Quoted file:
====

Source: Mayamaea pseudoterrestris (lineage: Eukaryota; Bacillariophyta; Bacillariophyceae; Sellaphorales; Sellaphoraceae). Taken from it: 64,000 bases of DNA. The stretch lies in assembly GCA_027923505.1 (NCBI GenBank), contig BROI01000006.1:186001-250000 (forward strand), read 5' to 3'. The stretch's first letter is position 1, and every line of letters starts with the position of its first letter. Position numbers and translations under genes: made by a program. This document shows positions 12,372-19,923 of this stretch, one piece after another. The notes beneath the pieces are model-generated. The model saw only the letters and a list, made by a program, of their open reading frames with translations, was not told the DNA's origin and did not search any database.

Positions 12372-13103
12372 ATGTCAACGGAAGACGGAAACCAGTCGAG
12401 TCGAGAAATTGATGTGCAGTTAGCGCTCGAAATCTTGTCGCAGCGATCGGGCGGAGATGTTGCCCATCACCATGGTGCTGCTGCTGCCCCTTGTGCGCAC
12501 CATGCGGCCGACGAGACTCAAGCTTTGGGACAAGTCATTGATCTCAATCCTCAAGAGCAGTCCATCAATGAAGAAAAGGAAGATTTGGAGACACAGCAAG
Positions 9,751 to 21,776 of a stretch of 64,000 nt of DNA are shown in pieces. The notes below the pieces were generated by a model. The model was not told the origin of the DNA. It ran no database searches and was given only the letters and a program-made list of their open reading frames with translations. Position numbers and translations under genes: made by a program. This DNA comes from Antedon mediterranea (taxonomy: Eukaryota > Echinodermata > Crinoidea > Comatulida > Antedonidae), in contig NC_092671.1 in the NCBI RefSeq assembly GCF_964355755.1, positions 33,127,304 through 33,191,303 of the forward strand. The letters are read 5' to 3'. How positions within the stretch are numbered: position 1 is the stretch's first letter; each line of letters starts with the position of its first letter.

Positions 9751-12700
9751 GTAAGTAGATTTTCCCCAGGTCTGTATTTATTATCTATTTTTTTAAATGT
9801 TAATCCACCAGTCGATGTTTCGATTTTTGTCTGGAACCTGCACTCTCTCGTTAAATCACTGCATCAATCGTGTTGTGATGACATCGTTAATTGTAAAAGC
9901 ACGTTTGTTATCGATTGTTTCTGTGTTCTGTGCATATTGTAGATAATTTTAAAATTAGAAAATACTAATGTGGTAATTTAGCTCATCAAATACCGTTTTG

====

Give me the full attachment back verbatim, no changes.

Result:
Source: Mayamaea pseudoterrestris (lineage: Eukaryota; Bacillariophyta; Bacillariophyceae; Sellaphorales; Sellaphoraceae). Taken from it: 64,000 bases of DNA. The stretch lies in assembly GCA_027923505.1 (NCBI GenBank), contig BROI01000006.1:186001-250000 (forward strand), read 5' to 3'. The stretch's first letter is position 1, and every line of letters starts with the position of its first letter. Position numbers and translations under genes: made by a program. This document shows positions 12,372-19,923 of this stretch, one piece after another. The notes beneath the pieces are model-generated. The model saw only the letters and a list, made by a program, of their open reading frames with translations, was not told the DNA's origin and did not search any database.

Positions 12372-13103
12372 ATGTCAACGGAAGACGGAAACCAGTCGAG
12401 TCGAGAAATTGATGTGCAGTTAGCGCTCGAAATCTTGTCGCAGCGATCGGGCGGAGATGTTGCCCATCACCATGGTGCTGCTGCTGCCCCTTGTGCGCAC
12501 CATGCGGCCGACGAGACTCAAGCTTTGGGACAAGTCATTGATCTCAATCCTCAAGAGCAGTCCATCAATGAAGAAAAGGAAGATTTGGAGACACAGCAAG
Positions 9,751 to 21,776 of a stretch of 64,000 nt of DNA are shown in pieces. The notes below the pieces were generated by a model. The model was not told the origin of the DNA. It ran no database searches and was given only the letters and a program-made list of their open reading frames with translations. Position numbers and translations under genes: made by a program. This DNA comes from Antedon mediterranea (taxonomy: Eukaryota > Echinodermata > Crinoidea > Comatulida > Antedonidae), in contig NC_092671.1 in the NCBI RefSeq assembly GCF_964355755.1, positions 33,127,304 through 33,191,303 of the forward strand. The letters are read 5' to 3'. How positions within the stretch are numbered: position 1 is the stretch's first letter; each line of letters starts with the position of its first letter.

Positions 9751-12700
9751 GTAAGTAGATTTTCCCCAGGTCTGTATTTATTATCTATTTTTTTAAATGT
9801 TAATCCACCAGTCGATGTTTCGATTTTTGTCTGGAACCTGCACTCTCTCGTTAAATCACTGCATCAATCGTGTTGTGATGACATCGTTAATTGTAAAAGC
9901 ACGTTTGTTATCGATTGTTTCTGTGTTCTGTGCATATTGTAGATAATTTTAAAATTAGAAAATACTAATGTGGTAATTTAGCTCATCAAATACCGTTTTG